The Euro Special Note dedicated to Brexit.
We are pleased to announce that the Brexit Euro Special Note has been added to the note collection of the British Museum in London and the Fitzwilliam Museum in Cambridge.
Brexit is already historical.
In a historic vote on 12-12-2019 the British people spoke out in support of the Conservatives idea to “Get Brexit done”. It will be a fact on 31 January 2020.
While the United Kingdom and its politicians were divided over Brexit, most agree it is the most important strategic decision the UK has faced since World War II with major implications to both the UK and the EU. Whatever the final decision would be, history is being made.
United Kingdom and the EU
On 1 January 1973 the United Kingdom became a member of the European Community (EC). The membership of the EC was since then controversial. Since the membership the United Kingdom asked for exceptions on European regulations. The first referendum about the membership was held in 1975. A majority wanted to stay and supported the continuation of the membership.
The start of the current Brexit process was the organisation of a referendum by Prime Minister David Cameron. The referendum has been held on 23 june 2016 in all four countries within the United Kingdom (England, Wales, Scotland and Northern Ireland) and in Gibraltar. A small majority (51,9%) voted for leaving the EU. Formally it was non-binding referendum, but the government had promised to follow the result of the referendum. Prime Minister Cameron, who campaigned against leaving, did step down as a reaction on the result.
The successor of David Cameron, Theresa May, did get the task to lead the negotiations with the EU about leaving. Article 50 of the Treaty of Maastricht, after elaboration in the Treaty of Lissabon (2007), has a procedure to leave the European Union. Following the procedure, the British government did declare to leave on 29 March 2017. As a consequence the United Kingdom would leave the the EU on 29 March 2019 at 23.00 uur local UK time (no deal), unless an other agreement/deal has been made. In the meantime Theresa May and her team has been had negotiations with the EU about the conditions of the leaving deal. In the British Parliament there’s much resistance against the final agreement, in particular about the arrangement of Northern Ireland (backstop). The backstop has to prevent that there will be a hard border between Northern Ireland and Ireland, also because it was agreed at the Good Friday Agreement (1998) that there will never be a border again between Northern Ireland and Ireland. This means that unless there’s an agreement between the United Kingdom and the EU about how it will be solved, the United Kingdom has to stay in the European customs union.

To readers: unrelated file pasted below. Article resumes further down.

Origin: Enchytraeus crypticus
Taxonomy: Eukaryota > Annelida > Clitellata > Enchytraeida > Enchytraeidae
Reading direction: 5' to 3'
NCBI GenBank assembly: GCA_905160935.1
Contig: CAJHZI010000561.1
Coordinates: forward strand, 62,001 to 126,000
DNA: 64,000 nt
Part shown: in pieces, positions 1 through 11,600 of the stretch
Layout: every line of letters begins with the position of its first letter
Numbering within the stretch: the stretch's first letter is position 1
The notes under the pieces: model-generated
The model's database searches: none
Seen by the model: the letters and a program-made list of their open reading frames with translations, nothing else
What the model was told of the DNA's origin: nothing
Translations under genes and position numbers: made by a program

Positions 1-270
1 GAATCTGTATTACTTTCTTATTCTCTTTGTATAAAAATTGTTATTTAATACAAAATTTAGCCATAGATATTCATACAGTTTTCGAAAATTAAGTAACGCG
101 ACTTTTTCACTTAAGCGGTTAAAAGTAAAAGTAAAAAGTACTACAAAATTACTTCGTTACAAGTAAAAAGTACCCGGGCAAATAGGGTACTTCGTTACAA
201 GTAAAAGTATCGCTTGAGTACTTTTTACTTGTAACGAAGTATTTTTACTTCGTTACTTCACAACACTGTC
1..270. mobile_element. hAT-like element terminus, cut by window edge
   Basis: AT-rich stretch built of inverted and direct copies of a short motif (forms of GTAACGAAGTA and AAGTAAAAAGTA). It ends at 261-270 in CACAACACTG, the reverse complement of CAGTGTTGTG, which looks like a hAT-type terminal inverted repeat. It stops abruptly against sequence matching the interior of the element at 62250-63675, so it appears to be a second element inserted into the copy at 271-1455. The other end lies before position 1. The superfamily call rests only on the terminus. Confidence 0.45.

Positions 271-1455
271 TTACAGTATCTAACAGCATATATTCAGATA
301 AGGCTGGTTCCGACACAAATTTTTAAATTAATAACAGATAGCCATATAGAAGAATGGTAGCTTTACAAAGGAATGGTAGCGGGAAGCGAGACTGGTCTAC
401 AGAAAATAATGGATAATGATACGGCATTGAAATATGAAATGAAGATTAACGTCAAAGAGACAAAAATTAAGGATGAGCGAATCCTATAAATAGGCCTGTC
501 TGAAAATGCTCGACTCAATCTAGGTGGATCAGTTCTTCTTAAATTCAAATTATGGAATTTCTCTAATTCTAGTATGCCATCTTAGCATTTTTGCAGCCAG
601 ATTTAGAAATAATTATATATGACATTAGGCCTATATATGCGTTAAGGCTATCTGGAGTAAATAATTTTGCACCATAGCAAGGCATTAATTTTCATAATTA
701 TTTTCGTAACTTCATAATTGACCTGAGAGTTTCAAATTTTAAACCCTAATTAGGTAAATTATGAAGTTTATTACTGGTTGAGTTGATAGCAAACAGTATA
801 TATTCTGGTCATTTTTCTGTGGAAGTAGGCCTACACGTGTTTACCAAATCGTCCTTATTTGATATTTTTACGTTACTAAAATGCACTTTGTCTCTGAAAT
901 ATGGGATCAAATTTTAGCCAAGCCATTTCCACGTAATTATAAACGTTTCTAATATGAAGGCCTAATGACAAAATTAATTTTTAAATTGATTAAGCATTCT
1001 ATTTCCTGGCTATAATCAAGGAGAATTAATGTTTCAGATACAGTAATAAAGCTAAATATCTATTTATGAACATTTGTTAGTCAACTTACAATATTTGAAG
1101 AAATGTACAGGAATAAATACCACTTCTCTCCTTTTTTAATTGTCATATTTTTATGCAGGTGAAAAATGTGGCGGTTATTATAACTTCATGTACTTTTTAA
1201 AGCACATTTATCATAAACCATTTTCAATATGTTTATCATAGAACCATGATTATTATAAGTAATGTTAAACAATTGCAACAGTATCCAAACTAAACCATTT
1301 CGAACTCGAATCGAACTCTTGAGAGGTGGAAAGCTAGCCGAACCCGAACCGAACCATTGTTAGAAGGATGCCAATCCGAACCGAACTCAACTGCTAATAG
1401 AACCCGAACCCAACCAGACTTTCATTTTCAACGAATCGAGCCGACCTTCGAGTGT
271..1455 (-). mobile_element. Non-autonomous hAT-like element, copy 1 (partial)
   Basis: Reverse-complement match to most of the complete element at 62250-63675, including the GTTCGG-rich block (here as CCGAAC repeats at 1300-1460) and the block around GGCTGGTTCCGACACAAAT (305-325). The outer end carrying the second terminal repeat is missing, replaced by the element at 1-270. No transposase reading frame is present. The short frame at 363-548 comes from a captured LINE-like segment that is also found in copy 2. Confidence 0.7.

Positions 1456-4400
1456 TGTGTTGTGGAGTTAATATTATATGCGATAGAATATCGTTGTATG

Because of the resistance in the British House of Commons, the European Council has agreed on 22 March 2019 to an extension of the deadline to 22 May 2019 if the British House of Commons would agree to the final agreement, or an extension to 12 April 2019 if there wasn’t a majority at that date. This to have time to get the needed legislation through the British Parliament. On 29 March 2019 the House of Commons voted against the final agreement. After that the United Kingdom got two weeks time to leave the EU with no Brexit-deal or to ask for a long delay to sort out how to leave the EU.
The House of Commons voted with one vote against a No-Deal Brexit. As a consequence Theresa May had to go again to the European Council to ask again for a delay. On 10 April 2019 the United Kingdom got a delay until 30 October 2019: the Halloween delay.
After the postponement, Theresa May was forced by her party to resign and Boris Johnson was elected new prime minister on 23 July 2019.
Boris Johnson signed a new agreement with the European Union on 17 October 2019. As a result of initiative legislation by the British House of Commons aimed at preventing the United Kingdom from leaving the EU without agreement, Johnson was forced to request another delay: this time until 31 January 2020.
Then it was decided to hold new elections on 12-12-2019, so that the British could speak out again.
About the note
The number, the shown symbolic icons and persons on the Brexit note are chosen with a reason.
At the signing of the Maastricht Treaty, the United Kingdom’s Prime Minister Major, as one of the 12 countries, did agree with the new EU-treaty under the condition that the United Kingdom had the option to get out later (the “opt-out”). The Maastricht Treaty was signed on 7 Februari 1992 in Maastricht and was the foundation of the European Union. The treaty also greatly expanded the competences of the EEC/EU and led to the creation of the single European currency, the Euro. Already in 1992 the United Kingdom did opt-out at the single European currency, the Euro. And in 2017 the United Kingdom declared the official intention to get out of the European Union.
Tower Bridge and Big Ben clock
On the front of the note the Tower Bridge is the symbol for the connection between the United Kingdom and the European Union, and the Big Ben clock symbolises the running out of time and the date extensions given.
On the back of the note Queen Elizabeth II is symbol for the unity in the United Kingdom and Sir Winston Churchill for the most important choice since World War II with it’s applicable quote: “There’s nothing wrong with change, if it’s in the right direction”.